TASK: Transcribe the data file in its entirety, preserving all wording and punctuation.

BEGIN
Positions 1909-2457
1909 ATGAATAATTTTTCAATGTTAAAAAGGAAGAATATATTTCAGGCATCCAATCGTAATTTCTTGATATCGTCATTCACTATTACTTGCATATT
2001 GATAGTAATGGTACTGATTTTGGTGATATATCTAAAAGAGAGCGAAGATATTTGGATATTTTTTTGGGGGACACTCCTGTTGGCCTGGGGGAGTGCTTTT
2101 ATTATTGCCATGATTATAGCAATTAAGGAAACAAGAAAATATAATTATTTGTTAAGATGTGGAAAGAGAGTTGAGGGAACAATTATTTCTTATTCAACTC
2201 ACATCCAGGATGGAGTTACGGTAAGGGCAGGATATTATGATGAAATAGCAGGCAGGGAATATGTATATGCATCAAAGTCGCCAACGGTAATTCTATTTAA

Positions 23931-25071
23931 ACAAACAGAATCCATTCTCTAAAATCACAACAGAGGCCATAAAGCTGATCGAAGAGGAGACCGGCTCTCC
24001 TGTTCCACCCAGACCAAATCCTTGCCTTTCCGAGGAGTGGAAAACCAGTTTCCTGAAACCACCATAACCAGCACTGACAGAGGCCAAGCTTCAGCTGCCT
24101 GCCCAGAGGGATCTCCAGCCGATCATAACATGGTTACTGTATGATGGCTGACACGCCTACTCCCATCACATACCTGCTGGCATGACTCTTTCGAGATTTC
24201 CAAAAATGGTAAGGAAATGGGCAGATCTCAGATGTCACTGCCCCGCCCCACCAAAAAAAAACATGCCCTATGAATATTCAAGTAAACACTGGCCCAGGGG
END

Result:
Positions 1909-2457
1909 ATGAATAATTTTTCAATGTTAAAAAGGAAGAATATATTTCAGGCATCCAATCGTAATTTCTTGATATCGTCATTCACTATTACTTGCATATT
2001 GATAGTAATGGTACTGATTTTGGTGATATATCTAAAAGAGAGCGAAGATATTTGGATATTTTTTTGGGGGACACTCCTGTTGGCCTGGGGGAGTGCTTTT
2101 ATTATTGCCATGATTATAGCAATTAAGGAAACAAGAAAATATAATTATTTGTTAAGATGTGGAAAGAGAGTTGAGGGAACAATTATTTCTTATTCAACTC
2201 ACATCCAGGATGGAGTTACGGTAAGGGCAGGATATTATGATGAAATAGCAGGCAGGGAATATGTATATGCATCAAAGTCGCCAACGGTAATTCTATTTAA

Positions 23931-25071
23931 ACAAACAGAATCCATTCTCTAAAATCACAACAGAGGCCATAAAGCTGATCGAAGAGGAGACCGGCTCTCC
24001 TGTTCCACCCAGACCAAATCCTTGCCTTTCCGAGGAGTGGAAAACCAGTTTCCTGAAACCACCATAACCAGCACTGACAGAGGCCAAGCTTCAGCTGCCT
24101 GCCCAGAGGGATCTCCAGCCGATCATAACATGGTTACTGTATGATGGCTGACACGCCTACTCCCATCACATACCTGCTGGCATGACTCTTTCGAGATTTC
24201 CAAAAATGGTAAGGAAATGGGCAGATCTCAGATGTCACTGCCCCGCCCCACCAAAAAAAAACATGCCCTATGAATATTCAAGTAAACACTGGCCCAGGGG